In August of 1563, Michel de Montaigne, the father of the essay form, was in Rouen, France, at the invitation of King Charles the Ninth. It is not entirely clear why King Charles invited Montaigne, since the French monarch was only thirteen years old at the time and Montaigne doesn’t come immediately to mind as a rollicking playtime companion.

Perhaps the young king needed Montaigne’s help with his high school admissions essay?

In any case, also at Rouen that fateful weekend were three Tupinambá Indians, natives of what we now call Brazil, who had been lured onto a ship and transported to Europe for reasons not fully established by the historical record.

One theory (mine) is that the French wanted these fellows to taste the coq au vin.

Find-the-GoodRecently, I was asked to write a short essay describing one piece of wisdom to live by. I thought about it but did not have a brief, easy answer. I have made enough mistakes in my life to fill a whole bookshelf of dos and don’ts. My friend John works as an investigator in the public defender’s office but is a poet. That is probably why he managed to distill all his fatherly hopes and dreams into two rules for his only child: “Be nice to the dog and don’t do meth.” His son turned out kind, clear-eyed, and he graduated from a good college.

Cover_LifeisShortArtisShorterIntroduction

Short Stuff

Bobs, tempers, college rejection letters, kinds of love, postcards, nicknames, baby carrots, myopia, life flashing before eyes, gummy bears, the loser’s straw, Capri pants, charge on this phone battery, a moment on the lips (forever on the hips), caprice, velvet chokers, six months to live, penne, some dog tails, how long I’ve known you though it feels like a lifetime, even a complicated dive, tree stumps, a shot of tequila, breaking a bone, a temp job, bobby socks, when you’re having fun, a sucker punch, going straight to video, outgrown shoes, a travel toothbrush, just missing the basket, quickies, some penises, lard-based desserts, catnaps, staccato tonguing, a sugar rush, timeouts, Tom Cruise, a stint, brusque people, stubble, the “I’m sorry” in proportion to the offense, fig season, grammatical contractions, bunny hills, ice cream headaches, dachshunds, –ribs, –stops, –hands, –changed, … but sweet.

On top of the world...............Sometimes when we walk down the quiet hallway, and stop at apartment #210, the door opens into a narrow dark foyer, the bathroom to our immediate left.  But sometimes, the door opens and reveals nothing but blue sky. In the former of the two possibilities, if we turn right, we walk down another hallway. Keith Richards plastered on the purple wall. We enter the living room with its low red sectional couch, covered in purple and black sheets and red pillows. Looking east, towards Lake Michigan—a bank of horizontal windows, the blinds usually drawn.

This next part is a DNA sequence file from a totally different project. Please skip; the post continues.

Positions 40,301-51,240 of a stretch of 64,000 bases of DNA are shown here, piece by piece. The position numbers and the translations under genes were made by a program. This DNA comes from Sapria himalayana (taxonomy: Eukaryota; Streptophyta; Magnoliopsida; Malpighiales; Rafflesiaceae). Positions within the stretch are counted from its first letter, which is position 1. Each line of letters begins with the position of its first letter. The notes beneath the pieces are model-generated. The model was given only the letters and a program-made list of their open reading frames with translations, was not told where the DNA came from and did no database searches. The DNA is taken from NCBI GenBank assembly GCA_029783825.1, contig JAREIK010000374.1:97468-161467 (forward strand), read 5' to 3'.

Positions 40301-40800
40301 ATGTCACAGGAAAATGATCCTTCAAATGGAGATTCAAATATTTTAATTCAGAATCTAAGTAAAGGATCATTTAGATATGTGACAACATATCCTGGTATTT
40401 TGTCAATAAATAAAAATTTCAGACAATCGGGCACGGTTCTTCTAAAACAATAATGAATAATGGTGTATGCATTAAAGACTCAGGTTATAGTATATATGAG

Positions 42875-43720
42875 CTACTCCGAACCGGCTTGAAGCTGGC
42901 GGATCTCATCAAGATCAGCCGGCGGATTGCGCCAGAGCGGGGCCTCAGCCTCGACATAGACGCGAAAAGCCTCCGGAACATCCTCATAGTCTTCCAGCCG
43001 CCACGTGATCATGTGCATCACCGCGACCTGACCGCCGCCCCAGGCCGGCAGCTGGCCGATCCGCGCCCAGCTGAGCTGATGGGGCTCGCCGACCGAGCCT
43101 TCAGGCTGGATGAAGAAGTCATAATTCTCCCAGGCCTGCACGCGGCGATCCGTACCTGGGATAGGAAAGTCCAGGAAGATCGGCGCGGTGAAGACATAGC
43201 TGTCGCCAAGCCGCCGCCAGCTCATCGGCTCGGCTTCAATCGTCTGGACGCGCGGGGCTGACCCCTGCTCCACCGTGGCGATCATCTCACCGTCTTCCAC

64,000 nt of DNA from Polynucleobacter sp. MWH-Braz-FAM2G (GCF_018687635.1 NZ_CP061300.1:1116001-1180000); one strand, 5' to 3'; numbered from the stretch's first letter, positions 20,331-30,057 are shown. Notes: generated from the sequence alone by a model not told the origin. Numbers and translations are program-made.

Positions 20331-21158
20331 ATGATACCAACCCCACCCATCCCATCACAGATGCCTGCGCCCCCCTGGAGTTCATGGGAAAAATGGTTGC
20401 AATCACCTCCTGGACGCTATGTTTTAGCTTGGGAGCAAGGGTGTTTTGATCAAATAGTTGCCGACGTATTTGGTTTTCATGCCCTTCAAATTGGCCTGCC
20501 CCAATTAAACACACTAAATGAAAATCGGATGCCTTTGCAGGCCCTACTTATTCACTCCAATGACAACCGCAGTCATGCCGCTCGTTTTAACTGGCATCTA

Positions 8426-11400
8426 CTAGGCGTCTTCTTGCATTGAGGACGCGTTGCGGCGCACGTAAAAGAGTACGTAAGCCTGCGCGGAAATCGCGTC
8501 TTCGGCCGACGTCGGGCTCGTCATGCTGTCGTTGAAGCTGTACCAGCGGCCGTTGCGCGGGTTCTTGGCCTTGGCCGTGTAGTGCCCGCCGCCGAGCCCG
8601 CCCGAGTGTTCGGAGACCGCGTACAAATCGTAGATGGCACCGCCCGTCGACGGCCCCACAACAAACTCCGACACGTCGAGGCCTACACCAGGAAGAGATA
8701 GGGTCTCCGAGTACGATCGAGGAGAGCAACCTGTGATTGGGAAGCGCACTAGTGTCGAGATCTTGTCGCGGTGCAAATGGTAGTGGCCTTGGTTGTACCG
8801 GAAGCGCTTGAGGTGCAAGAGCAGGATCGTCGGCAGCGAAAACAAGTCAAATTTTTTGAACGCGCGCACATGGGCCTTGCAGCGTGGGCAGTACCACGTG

He sits down and pulls out his black lock box of narcotics.

He arranges his pills on the glass-topped coffee table. On a good day, Roku is working, and he picks something from Youtube to watch, or asks what do you want? I always say Law and Order. In this iteration, he’s okay—the pain seems to be manageable, he might eat something, or he might not, he might throw up, or he might not, and so things are in a kind of equipoise; meaning, theoretically, days like this could go on forever. And this is why I go to the kitchen and pour a glass of wine, and eat a candy bar.

indexUp and down Broadway, in and out of journalism, taken by daguerreotypes, transported by opera, gathering gathering gathering experience—but for what? By the early 1850s, Whitman began to feel what he later described as a “great pressure, pressure from within.” With his thirty-fifth birthday fast approaching, he grew pained by the notion that at the same age Shakespeare was “adjudged already to deserve a place among the great masters,” having by then written such plays as Romeo and Juliet, A Midsummer Night’s Dream, The Taming of the Shrew, The Merchant of Venice, and Richard III.

paper dreams front coverI imagine that everyone reading this who’s familiar with Ninth Letter and our distinctive format expects me to write something along the lines of “literary publishing needs to be more experimental! more design-heavy! just heavier in general—we need more magazines you can hardly lift!” And it’s true, Ninth Letter is a journal that stands out, literally, on the shelf: oversized, full of color, elaborately designed, packed with inserts, foldout posters, and other gadgets. Some readers adore this; others very vocally do not. The response we most often get from people seeing Ninth Letter for the first time is, “This is a literary magazine?” The answer is yes, if by “literary magazine” you mean a publication which primarily exists to publish poetry and prose of extraordinary quality. But it’s true, we do things a little differently from everyone else. Our mission, in addition to providing a forum for great writing, is to find ways to utilize graphic design so that it illuminates and enhances the literary experience. When our experiments are successful (more often than not, I hope), Ninth Letter becomes a new kind of reading experience. We have been credited with, or accused of, attempting to “redefine” what a literary journal is—maybe we’ve even made that claim ourselves somewhere along the way. But I don’t think “redefine” accurately describes Ninth Letter’s goal. What we really want to do is experiment with what a literary magazine can be. In this new millennium of crossed genres and blurred boundaries in art and media, ever-evolving technology can provide endless opportunities for creative work. Design and writing seem a natural partnership, both in print and online. At least, that’s how we see it.

black-and-white-escape-girl-run-running-favim-com-275624

People who have known you all your life are often surprised when they read your fiction. People who have held you in their arms, buttoned your pajamas, put band-aids on your booboos, whose children you grew up with. People who are family, and who like to remind you about that once or twice a year over a Rubio’s fish taco at the mall.

thrill of the chaste book jacketSimple Life or Soft Porn?

So wherein lies the cache of the fictive Amish Mädchen on the shelves and in the imaginations of contemporary readers? By what means have the Old Order Amish, who comprise less than one-tenth of 1 percent of the U.S. population, catapulted to literary stardom, so that novels about them repre­sent 15 percent of the top religious fiction titles sold by Barnes & Noble and 30 percent of a Christian bestseller list? What, exactly, is fueling the thrill of the chaste—this wildfire popularity of Amish romance literature and the virtues it contains? And what does it reveal about fiction, the Amish, and the rest of us?